Oglethorpe, James Edward (ōˈgəlthôrp) [key], 1696–1785, English general and philanthropist, founder of the American colony of Georgia. He had some military experience before being elected (1722) to the House of Commons, where he held a seat for 32 years. As chairman of a parliamentary committee investigating penal conditions, Oglethorpe became interested in the plight of the debtor classes. The need for a buffer colony between South Carolina and the Spanish in Florida admirably fitted his proposal to establish an asylum for debtors. He and 19 associates were granted (June, 1732) a charter, to expire in 21 years, making them trustees of the colony of Georgia. Early in 1733, Oglethorpe, leading 116 carefully selected colonists, reached Charleston, S.C., and on Feb. 12, 1733, he founded Savannah. After establishing friendly relations with the Yamacraw, a branch of the Creek confederacy, who ceded their land for settlement, he set about perfecting the colony's defense against the Spanish, building forts and instituting a system of military training. On a visit to England (1734–35) Oglethorpe obtained new regulations banning rum and slavery in the colony, which aroused opposition. He returned to Georgia with John Wesley and Charles Wesley. England declared war on Spain in 1739, and Oglethorpe led an unsuccessful expedition against St. Augustine in 1740. However, near Fort Frederica on St. Simons Island, Oglethorpe defeated the Spanish in the battle of Bloody Marsh (June 9, 1742), thereby assuring Georgia's survival. A second unsuccessful assault on St. Augustine (1743) and the displeasure of some of the colonists with his rigid management led to his recall to England. The charges brought against him were dismissed, but he never returned to Georgia. In his later years he was an intimate of the literary circle gathered around Samuel Johnson.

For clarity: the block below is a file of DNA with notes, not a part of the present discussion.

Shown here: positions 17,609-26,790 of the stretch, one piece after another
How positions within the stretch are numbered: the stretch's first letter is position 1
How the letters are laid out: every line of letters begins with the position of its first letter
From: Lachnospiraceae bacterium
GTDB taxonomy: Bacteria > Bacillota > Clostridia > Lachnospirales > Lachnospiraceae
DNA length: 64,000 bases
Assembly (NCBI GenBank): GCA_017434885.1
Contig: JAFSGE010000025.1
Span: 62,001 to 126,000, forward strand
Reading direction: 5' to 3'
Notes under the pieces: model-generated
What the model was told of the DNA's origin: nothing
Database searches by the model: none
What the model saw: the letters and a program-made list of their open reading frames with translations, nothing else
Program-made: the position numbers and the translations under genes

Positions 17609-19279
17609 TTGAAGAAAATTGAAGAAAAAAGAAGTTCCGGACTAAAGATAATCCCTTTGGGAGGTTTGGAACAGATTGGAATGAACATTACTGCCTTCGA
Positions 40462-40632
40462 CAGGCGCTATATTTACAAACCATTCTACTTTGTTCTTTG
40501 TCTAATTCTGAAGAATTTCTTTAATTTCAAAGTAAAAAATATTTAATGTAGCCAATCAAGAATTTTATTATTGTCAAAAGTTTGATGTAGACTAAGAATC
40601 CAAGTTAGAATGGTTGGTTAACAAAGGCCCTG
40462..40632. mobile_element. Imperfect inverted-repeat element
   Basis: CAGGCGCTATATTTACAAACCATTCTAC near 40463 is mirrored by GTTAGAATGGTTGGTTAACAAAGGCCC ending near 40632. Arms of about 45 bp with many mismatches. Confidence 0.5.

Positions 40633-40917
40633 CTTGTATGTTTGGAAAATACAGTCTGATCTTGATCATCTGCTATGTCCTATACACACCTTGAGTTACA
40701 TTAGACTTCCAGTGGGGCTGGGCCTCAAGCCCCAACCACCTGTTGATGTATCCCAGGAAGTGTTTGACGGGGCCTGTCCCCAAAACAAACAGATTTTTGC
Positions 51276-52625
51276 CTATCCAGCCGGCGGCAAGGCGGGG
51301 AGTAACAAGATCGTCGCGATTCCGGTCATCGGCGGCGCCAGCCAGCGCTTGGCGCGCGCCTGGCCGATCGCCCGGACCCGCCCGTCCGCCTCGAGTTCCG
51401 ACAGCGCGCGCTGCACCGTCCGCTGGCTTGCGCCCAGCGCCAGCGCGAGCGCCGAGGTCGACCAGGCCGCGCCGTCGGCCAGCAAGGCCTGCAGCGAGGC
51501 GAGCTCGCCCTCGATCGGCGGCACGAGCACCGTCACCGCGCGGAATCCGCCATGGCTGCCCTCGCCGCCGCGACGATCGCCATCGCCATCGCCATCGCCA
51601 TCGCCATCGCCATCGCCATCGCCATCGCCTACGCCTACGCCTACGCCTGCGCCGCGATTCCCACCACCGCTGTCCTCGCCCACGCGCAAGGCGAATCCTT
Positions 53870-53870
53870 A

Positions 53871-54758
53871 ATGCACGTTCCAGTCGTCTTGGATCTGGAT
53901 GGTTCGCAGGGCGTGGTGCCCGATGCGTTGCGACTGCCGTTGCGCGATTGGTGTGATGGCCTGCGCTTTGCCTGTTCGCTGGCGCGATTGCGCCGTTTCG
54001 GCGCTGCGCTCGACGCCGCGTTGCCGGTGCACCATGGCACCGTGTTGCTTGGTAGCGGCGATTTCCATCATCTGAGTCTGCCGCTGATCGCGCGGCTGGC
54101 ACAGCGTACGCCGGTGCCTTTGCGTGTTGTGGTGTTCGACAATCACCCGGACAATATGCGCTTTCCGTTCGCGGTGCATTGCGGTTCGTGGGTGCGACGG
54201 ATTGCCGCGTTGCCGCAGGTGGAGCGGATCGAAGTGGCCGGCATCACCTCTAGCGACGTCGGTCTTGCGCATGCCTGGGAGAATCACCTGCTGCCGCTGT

See Letters from General Oglethorpe, collected by the Georgia Historical Society (1873); biographies by L. F. Church (1932), A. A. Ettinger (1936, repr. 1968), and J. G. Vaeth (1968); P. Spalding, Oglethorpe in America (1984) and, with H. H. Jackson, Oglethorpe in Perspective (1989).
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